lotus W. and Helen M. Phenuel died September 20th, 1888. Edward 
B., son of Phenuel, born July 27th, 1859, married Isabella Barnes, of 
Oxford, Mass., and has two children, Martha Isabella and Eva May. 

Israel, son of Ichabod, married Lydia Handy. Their children 
were: Louisa, who has married twice, and now resides at Maiden, 
Mass.; Sterry, died aged five years; Edward Bucklin, Cordelia, de- 
ceased, married Charles Dunham; Joseph Handy, died in Pittsburg, 
Pa.; Mahala, deceased, married Richard Dexter; George A., died in 
Providence, and Margaret, wife of Granville Williams, of Johnston, 
R. I. Edward Bucklin, son of Israel, born in Pawtucket December 
18th, 1805, married Louisa, daughter of Jabez Jenks. Of their seven 
children, one died in infancy. The others are: Jabez Edward, died 
in service during late war; Theodore Weld, a resident of Attleboro, 
Mass.; Mary Louisa, widow of Lemuel Cummings; Ellen M., Curtis 
Vincent, of Providence, and Lydia A., wife of Frank H. Maynard, of 
Providence. Edward B. died September 2d, 1870.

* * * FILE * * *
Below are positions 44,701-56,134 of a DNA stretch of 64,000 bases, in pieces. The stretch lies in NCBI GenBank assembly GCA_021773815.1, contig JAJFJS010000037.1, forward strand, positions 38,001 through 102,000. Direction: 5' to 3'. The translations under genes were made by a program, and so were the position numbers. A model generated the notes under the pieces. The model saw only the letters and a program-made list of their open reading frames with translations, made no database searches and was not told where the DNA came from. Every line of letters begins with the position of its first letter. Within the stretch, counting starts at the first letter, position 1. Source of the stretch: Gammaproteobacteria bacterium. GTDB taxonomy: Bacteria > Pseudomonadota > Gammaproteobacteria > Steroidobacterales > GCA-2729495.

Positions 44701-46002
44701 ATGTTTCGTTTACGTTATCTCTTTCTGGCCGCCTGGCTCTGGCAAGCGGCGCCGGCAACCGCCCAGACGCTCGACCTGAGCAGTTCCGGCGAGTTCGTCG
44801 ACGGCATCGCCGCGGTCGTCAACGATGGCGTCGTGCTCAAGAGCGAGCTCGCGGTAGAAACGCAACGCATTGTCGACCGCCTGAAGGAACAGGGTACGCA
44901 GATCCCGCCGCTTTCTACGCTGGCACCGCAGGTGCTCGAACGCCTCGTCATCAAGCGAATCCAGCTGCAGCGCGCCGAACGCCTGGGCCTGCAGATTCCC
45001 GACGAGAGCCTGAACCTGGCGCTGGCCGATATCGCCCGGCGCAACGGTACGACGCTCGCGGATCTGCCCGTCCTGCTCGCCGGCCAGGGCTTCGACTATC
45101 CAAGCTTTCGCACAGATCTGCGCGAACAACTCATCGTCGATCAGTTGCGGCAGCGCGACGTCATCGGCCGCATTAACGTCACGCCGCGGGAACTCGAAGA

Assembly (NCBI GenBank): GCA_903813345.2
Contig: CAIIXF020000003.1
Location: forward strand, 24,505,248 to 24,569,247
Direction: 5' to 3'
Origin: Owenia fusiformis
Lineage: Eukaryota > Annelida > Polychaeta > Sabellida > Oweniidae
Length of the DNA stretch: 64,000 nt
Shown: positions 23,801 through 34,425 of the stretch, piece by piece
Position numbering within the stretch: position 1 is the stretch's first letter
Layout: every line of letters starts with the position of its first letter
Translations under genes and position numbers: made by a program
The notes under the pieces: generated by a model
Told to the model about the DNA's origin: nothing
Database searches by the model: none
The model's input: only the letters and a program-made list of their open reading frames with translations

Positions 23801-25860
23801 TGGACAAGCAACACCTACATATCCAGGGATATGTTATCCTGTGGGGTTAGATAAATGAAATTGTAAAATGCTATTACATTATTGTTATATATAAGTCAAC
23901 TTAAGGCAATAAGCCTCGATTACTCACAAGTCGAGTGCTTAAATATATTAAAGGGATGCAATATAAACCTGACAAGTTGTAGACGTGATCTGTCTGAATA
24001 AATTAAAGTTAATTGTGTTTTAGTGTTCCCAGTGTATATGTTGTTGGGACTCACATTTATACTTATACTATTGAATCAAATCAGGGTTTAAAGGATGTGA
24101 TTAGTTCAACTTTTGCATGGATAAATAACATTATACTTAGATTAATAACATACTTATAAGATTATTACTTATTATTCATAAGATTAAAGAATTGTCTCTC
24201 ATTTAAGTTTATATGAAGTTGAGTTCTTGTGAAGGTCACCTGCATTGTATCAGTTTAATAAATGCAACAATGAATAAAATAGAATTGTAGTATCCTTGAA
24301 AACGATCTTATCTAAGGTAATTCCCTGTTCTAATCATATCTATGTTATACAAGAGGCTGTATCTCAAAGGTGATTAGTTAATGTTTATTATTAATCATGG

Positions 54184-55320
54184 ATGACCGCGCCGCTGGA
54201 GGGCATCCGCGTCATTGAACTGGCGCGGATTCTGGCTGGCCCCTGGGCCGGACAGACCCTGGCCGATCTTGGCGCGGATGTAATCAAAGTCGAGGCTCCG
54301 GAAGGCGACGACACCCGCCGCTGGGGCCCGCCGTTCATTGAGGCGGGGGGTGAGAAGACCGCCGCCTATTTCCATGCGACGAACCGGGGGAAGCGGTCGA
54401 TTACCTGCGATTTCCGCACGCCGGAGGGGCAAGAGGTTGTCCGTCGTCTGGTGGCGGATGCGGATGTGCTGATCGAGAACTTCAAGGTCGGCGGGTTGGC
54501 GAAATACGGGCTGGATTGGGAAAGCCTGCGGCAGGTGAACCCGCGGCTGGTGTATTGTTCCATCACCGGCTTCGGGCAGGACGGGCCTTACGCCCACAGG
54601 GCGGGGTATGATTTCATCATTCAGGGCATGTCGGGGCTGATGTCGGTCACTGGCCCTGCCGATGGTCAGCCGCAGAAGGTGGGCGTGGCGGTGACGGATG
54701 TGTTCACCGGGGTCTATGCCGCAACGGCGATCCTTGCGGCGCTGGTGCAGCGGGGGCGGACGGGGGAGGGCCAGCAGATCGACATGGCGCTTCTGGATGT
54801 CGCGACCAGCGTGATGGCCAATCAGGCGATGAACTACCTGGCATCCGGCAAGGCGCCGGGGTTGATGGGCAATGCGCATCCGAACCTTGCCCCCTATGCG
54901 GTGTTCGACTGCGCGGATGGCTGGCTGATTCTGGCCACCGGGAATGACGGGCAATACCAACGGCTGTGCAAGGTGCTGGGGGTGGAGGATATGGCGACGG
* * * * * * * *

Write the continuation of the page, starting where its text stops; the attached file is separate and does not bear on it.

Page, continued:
Reverend Ebenezer Jenks, son of Joseph, the original settler at 
Pawtucket, was born in 1669 and died August 14th, 1726. He was or- 
dained pastor of the First Baptist church in 1719. He married Mary 
Butterworth, and of a family of 18 children the following are the only 
ones that grew up: Ebenezer, Daniel, Phebe, married Job Comstock; 
Rachel, married Cornelius Esten, and Mercy, married Colonel Philip 
Wheeler. Ebenezer, son of Reverend Ebenezer, born September 
17th, 1699, died November, 1786, married Experience Martin. Their 
children were: Hopestill, married Elijah Norton; Nathan, married 
Sarah Stewart; Phebe, married William Jenckes; Waite, married 
Jabez Palmer; Mary and Freelove, both died single. Daniel, son of 
Reverend Ebenezer, was born October 18th, 1701, and died July 7th, 
1774. He married Joanna Scott, and their children were: Mary, mar- 
ried David Harris; Sarah, married Christopher Hopkins for her first 
husband and for her second Ambrose Page; John, married Freelove 
Crawford; Rhoda, married Nicholas Brown, and Joanna, married 
Nicholas Tillinghast. Daniel was chief justice of Providence court 
for 30 years. These are all the records we have been able to obtain 
of this branch of the family. 

Judge William Jenks, son of Joseph, was born in 1675 and died 
October 2d, 1765. He married Patience, daughter of Jonathan and 
Mehitable (Holbrook) Sprague. He was the first chief justice of the 
Providence court. His children were: Joseph, who died young; Mercy^ 
married Thomas Comstock; Esther, married John Comstock; vSusanna, 
married Joseph Bucklin; William; Patience married John Olney; Jona-